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Lecture 5

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Psychology 2035A/B
Doug Hazlewood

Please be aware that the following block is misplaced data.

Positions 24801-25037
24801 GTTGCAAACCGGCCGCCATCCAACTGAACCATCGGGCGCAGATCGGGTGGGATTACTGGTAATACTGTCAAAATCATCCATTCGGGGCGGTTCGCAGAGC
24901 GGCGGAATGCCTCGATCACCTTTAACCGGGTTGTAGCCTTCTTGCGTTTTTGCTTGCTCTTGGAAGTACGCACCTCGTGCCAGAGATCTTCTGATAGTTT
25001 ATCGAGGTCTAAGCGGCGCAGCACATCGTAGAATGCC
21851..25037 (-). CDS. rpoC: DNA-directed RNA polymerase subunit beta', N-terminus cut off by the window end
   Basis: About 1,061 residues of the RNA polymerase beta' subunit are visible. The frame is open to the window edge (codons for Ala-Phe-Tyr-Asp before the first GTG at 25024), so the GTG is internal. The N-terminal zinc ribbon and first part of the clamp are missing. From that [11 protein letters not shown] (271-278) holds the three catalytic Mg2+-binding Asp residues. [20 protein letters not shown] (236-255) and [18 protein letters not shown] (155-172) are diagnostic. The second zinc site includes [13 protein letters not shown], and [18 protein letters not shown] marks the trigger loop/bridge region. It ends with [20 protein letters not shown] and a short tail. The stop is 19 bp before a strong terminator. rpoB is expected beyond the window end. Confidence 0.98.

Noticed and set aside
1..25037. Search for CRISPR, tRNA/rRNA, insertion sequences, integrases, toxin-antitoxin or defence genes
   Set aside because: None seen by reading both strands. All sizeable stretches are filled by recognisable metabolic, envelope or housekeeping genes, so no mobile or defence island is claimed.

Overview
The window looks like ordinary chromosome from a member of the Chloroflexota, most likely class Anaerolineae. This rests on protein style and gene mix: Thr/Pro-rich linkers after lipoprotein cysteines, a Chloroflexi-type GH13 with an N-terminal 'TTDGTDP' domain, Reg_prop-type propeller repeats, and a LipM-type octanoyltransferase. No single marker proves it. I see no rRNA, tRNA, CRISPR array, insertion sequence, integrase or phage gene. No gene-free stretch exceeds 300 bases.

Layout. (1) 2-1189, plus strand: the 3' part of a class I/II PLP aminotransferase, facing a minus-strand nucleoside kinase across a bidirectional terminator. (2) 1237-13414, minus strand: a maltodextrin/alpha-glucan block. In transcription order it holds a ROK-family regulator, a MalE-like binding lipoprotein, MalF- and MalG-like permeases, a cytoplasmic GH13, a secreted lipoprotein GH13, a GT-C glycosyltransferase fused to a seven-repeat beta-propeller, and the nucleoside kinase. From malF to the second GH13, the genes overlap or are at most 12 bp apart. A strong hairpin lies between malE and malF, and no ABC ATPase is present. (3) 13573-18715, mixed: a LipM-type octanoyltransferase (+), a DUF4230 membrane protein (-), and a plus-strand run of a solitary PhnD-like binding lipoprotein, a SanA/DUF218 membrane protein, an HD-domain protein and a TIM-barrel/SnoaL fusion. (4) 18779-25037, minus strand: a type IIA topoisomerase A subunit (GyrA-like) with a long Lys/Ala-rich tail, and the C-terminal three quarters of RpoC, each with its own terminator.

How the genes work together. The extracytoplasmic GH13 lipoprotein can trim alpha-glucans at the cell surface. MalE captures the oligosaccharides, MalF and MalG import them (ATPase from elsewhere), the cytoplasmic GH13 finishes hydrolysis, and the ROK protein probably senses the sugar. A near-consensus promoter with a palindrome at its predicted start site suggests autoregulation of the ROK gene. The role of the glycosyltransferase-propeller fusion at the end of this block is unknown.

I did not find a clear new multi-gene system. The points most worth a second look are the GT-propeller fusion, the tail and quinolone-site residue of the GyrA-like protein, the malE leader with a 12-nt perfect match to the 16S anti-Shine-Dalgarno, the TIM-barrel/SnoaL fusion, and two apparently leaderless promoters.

Cognitive, Moral & Psychosocial Development Part 1: Cognitive Development Jean Piaget  Background: Trained as a biologist (expert on mollusks) worked part-time with kids at Binet Institute (developing new IQ test)  Interested in kid’s mistakes on reasoning tasks revealed how cognitive abilities develop  Over the next decade, he developed tests, watched kids plays and this was how he came up with the Theory of Cognitive Development Piaget’s Theory of Cognitive Development Four Stages: 1. Sensorimotor Stage (age 0-2 years) a. Infants can’t represent objects in thought (can only respond to what they see, hear, touch – what they experience with their senses) b. They lack an understanding of object permanence (object continue to exist even when they can’t be seen) c. Eg. If you cover up a toy for an 8-month-old infant, they will stop looking for it because they lack object permanence. Playing peek-a-boo will surprise the kid a lot! d. By the end of this stage, they develop object permanence 2. Preoperational Stage (age 2-7) a. Children begin to use language and language is important in “representational thought” b. Understanding of “concepts” is weak (abstract ideas about what a group of objects has in common) i. Relies on one property to define concepts ii. Eg. If “A” has 4 legs and “B” has 4 legs, then A must be B because they have the same property. Mommy goes to hospital to have a baby, assumes that when daddy goes to the hospital to have a baby as well iii. Engages in “animistic” thinking – if an object moves, it must be alive iv. Piaget had conversation with 3 year old girl, he asks, is the sun alive? She says yes of course, if it wasn’t alive it wouldn’t follow us or shine. c. Thinking tends to be “egocentric” – perceive world in terms of their own perspective i. Ask a kid ‘why is the sky blue’, they respond, ‘because its my favourite colour’ ii. Assume other people see the world the same way as they do. They leave out important background info iii. Eg. Kid says ‘what’s THIS!” Assumes that you know what they’re talking about d. Lack firm grasp of cause-effect relations i. Eg. Bike won’t work if you remove the chain, kids don’t understand this ii. Also assume that “effect” is the “cause”  Eg. Asks, why does the sun go down? Answers with, because I go to sleep  Eg. Why did Timmy fall off his bike? Because he broke his arm e. Don’t understand logical rules, or logical operations i. Eg. Conservation - They don’t understand that properties of an object as “conserved” even if you change the shape of the object  Conservation of liquid – Pour one glass of water into a different shaped glass, they don’t understand that the amount of water is still the same  Conservation of substance – shapes clay object into a different shape without adding or removing any clay, kids will think the new clay object is bigger  Number confusion – Don’t understand that if 2+3=5 then 3+2 must also = 5  Video of Emily and Keiffer, test on conversation. Keiffer is the smarter one 3. Concrete Operations Stage (age 7-12) a. Can perform logical operations on “concrete” events, not on abstract or hypothetical events i. Eg. If add1 to an even number, gets an odd number ii. However can only think in numbers of concrete number. 2 plus 1 will give you 3, an odd number. But when asked for “any” even number, they are unsure 4. Formal Operations Stage (age 12 –adulthood) a. Can reason about abstract, hypothetical events (can think in terms of what is and what might be). What’s real and what’s hypothetical b. Ask a 13 year old if you had a third eye, where would you put it. They will find this question very interesting c. However, not everyone will reach this stage d. Children at different ages will also reason differently about moral rules, rules of right and wrong Part 2: Moral Development Kohlberg’s Theory of Moral Development Example: Jack Coral: Developed killing machines  Is it morally right or wrong to assist someone is suicide?  The act itself is neither moral nor immoral. The morality of an act depends on the reasoning behind the act.  Three levels of moral reasoning ( each level has 2 stages) 1. Preconventional Morality (
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